Manga Review: “Chi’s Sweet Home” Volume 11

Chi’s Sweet Home Volume 11 is a manga by Konami Kanata, and it was published in North America by Vertical, Inc. in 2014. Chi’s Sweet Home is “flipped,” which means that it reads more like an American book than a traditional Japanese manga. Another unusual aspect about this series is the fact that all of the pages are in color; typically, manga will either be all black and white, or only have a few color pages mixed in with the black and white ones. There isn’t a rating printed anywhere on this volume, but I would personally recommend Chi’s Sweet Home to manga readers of all ages.

Chi’s Sweet Home follows the adventures of a kitten named Chi. At the beginning of the series, Chi was separated from her mother. The lost kitten was found and taken in by a family with a young son. Not only does Chi learn about the world around her, but her adoptive family goes through changes and learns lessons about taking care of a cat.

This volume sees Yohei and his mother leaving for a short trip, and Chi not understanding what’s going on. When Chi meets up with her friend Cocchi, who tells her that Yohei and his mother have been taken away to a new home; when Cocchi says this, he remembers being part of a group of kittens left in a box and being the only one who wasn’t taken away. And when Cocchi tells Chi that it’s likely her current home is not her real home, she becomes very upset. This makes poor Chi become worried, and I felt so bad for her.

Chi has a chance meeting with two kitten sinblings and their mother; when the mother cat sees Chi, the mother cat calls out and asks if Chi is Sarah, her missing kitten. Chi is confused and runs off; the mother cat follows and sees where Chi returns to.

At first, the mood of the story improves when Chi sees that Yohei and his mother have returned and they get to have some family time. However, it appears that change is in the air: Yohei’s father has been offered a job in France and that the family will move there if he accepts. When I read this, it made me wonder what would happen to Chi if the family moves.

Not too long after this, Yohei sees the lost kitten poster with Chi’s picture on it and asks his parents about it. At this point, they’re forced to admit to Yohei that Chi’s rightful owner is looking for her. When his parents say they should contact the real owner, Yohei keeps asking what will happen to Chi. As you’d expect, his parents don’t have an answer for him, because they hadn’t expected to have to deal with this situation at this point in time. But could the potential move to France sway Yohei’s parents toward calling Chi’s original owner and returning her?

And while this is going on, Chi is at the park and learns the two kitten siblings she’s met are her siblings are her siblings and that the mother cat is her mother. The volume ends with Yohei and his parents finding Chi at the park when she’s introduced to her mother.

What a cliffhanger! Unfortunately, I won’t be able to find out what happens until Summer 2015, because that’s when Volume 12 of Chi’s Sweet Home will be released.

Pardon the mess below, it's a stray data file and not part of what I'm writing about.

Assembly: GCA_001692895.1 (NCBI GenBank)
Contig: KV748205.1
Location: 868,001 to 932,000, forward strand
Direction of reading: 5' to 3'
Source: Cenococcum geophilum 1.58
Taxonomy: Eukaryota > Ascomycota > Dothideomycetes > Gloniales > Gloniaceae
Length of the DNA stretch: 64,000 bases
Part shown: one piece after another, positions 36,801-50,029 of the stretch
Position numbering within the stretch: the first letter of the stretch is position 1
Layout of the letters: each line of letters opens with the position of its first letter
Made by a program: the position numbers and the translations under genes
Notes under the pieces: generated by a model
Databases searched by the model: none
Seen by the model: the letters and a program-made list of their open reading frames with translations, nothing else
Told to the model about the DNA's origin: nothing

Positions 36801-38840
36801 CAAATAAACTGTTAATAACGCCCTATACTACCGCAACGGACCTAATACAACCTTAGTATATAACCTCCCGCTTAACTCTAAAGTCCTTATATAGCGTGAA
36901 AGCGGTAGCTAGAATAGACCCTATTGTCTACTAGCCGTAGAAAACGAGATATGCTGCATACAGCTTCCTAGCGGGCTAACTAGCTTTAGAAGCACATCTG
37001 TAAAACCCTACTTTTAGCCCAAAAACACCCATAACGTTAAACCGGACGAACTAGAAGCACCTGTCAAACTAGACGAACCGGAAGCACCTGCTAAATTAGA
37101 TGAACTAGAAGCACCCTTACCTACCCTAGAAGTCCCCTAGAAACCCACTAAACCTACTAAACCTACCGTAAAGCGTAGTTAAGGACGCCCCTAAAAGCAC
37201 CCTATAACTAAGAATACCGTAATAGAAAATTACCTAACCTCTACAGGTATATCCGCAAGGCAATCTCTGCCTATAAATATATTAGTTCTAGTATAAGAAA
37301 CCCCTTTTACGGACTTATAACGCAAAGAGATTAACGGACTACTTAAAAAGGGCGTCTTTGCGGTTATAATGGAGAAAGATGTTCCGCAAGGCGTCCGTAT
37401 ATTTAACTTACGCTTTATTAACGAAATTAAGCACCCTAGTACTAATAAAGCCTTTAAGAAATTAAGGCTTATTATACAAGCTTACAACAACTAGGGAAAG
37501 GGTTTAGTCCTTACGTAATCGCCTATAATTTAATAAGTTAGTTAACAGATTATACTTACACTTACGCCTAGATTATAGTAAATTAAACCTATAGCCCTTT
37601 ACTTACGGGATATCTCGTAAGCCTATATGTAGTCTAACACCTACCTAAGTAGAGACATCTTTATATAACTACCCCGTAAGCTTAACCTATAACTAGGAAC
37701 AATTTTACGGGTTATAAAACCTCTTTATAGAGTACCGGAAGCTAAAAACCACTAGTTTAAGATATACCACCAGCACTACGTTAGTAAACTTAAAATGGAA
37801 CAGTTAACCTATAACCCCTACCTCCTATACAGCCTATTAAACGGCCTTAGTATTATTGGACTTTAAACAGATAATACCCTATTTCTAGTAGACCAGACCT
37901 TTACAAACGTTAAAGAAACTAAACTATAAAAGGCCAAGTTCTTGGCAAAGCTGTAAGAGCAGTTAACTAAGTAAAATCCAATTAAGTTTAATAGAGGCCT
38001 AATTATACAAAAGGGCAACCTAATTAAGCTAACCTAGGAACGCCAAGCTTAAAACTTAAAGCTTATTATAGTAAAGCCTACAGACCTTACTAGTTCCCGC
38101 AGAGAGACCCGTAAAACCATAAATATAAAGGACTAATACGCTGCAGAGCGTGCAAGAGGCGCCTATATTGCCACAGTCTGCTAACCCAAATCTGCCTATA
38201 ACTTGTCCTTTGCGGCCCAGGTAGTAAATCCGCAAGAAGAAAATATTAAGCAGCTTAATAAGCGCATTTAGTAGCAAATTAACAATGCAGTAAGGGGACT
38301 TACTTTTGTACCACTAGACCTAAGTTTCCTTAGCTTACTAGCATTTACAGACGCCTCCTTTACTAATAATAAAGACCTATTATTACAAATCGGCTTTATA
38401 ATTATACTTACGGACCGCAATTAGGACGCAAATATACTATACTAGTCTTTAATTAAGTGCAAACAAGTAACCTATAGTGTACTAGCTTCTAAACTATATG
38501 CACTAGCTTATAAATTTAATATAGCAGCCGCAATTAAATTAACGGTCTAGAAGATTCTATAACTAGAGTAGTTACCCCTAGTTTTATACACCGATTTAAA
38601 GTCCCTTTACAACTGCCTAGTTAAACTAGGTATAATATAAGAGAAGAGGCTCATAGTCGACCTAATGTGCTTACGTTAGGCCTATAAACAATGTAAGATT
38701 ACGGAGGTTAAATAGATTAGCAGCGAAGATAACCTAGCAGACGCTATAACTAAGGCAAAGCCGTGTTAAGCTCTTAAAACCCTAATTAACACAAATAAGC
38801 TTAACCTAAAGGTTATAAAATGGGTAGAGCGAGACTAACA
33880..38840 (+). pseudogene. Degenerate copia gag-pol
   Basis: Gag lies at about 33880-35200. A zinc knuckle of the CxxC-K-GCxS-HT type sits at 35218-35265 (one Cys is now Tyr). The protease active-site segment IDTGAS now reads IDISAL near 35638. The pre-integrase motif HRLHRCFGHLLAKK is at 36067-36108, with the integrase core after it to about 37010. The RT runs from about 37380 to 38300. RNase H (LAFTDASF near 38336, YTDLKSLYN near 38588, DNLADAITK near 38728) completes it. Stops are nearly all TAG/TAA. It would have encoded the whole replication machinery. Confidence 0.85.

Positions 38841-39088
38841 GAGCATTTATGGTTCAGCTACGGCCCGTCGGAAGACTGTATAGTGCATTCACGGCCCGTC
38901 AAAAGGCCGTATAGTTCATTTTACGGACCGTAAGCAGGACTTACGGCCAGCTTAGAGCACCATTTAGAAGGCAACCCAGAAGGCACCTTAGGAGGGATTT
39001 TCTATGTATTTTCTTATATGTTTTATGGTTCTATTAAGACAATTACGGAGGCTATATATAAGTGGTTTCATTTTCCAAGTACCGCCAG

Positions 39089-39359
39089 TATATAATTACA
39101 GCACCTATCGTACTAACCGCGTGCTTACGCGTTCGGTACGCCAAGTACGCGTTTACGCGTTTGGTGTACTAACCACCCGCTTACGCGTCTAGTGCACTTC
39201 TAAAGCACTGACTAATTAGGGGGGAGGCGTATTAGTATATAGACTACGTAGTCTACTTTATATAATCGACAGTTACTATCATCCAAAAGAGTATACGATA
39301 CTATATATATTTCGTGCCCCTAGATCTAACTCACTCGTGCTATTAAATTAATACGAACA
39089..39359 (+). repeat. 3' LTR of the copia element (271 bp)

I said in my review of Volume 10 that it felt like Chi’s Sweet Home is getting closer to its conclusion. Now that I’ve read Volume 11, I still believe that this series is close to ending. By the end of Volume 11, the potential move to France, Yohei learning about the missing kitten poster, and Chi learning the truth are all signs that the series is almost over. At this point, I’d only expect one or two more volumes of the series; I’ll be surprised if it lasts any longer than that.

But Chi’s Sweet Home has been quite a ride. Chi is such an adorable kitten that you can’t help but fall in love with her and become invested in her story. Honestly, when I first started Chi’s Sweet Home, I never thought I’d get as much into it as I have.

Just like the previous volumes of Chi’s Sweet Home, Volume 11 is a quick and enjoyable read. The series can be enjoyed by both younger readers who are just starting to read manga and by long-time manga readers who are cat lovers or who enjoy reading stories about cats.

I wrote this review after reading a copy of Chi’s Sweet Home Volume 11 that I checked out through the King County Library System.

Chi’s Sweet Home Manga to Be Available Digitally

Vertical, Inc. has announced that their manga version of Chi’s Sweet Home will be available digitally for the Kindle, iTunes Bookstore and Nook while Google Play will be coming soon.

Vertical intends to release two volumes a month until they’re caught up to the Japanese releases. The first two volumes will be available on May 7, 2014. Volumes Three and Four will be available on June 3, 2014. Volumes Five and Six will be available on July 8, 2014.

Manga Review: “Chi’s Sweet Home” Volume 10

Chi’s Sweet Home Volume 10 is a manga by Kanata Konami, and it was published in North America by Vertical, Inc. in 2013. Chi’s Sweet Home is “flipped,” which means that it reads more like an American book than a traditional Japanese manga. Another unusual aspect about this series is the fact that all of the pages are in color; typically, manga will either be all black and white, or only have a few color pages mixed in with the black and white ones. There isn’t a rating printed anywhere on this volume, but I would personally recommend Chi’s Sweet Home to manga readers of all ages.

Chi’s Sweet Home follows the adventures of a kitten named Chi. At the beginning of the series, Chi was separated from her mother. The lost kitten was found and taken in by a family with a young son. Not only does Chi learn about the world around her, but her adoptive family goes through changes and learns lessons about taking care of a cat.

This volume sees Yohei’s father getting a new camera and taking pictures of Chi with it. One day, while he’s out for a walk and taking pictures, he comes across a lost kitten poster with a picture of Chi on it. He takes a picture of the poster and debates whether or not to tell his family about it. Before he gets the chance to talk to them, his wife finds the picture on the camera and confronts her husband about it. Neither one tells Yohei about it, but they spend the volume debating whether or not they should contact Chi’s real family or to keep her for themselves.

Meanwhile, Chi continues to wander around on her own, and she meets a couple of kittens in the park that she’s never played with before. At one point, when Blackie sees them playing together, he comments that the three of them look rather similar. Unbeknownst to Chi, she is actually playing with her siblings. In addition to this, Chi has finally become cognizant enough to realize that Yohei and his parents look nothing like her, since they don’t have a tail; she also realizes that she can’t understand what they’re saying.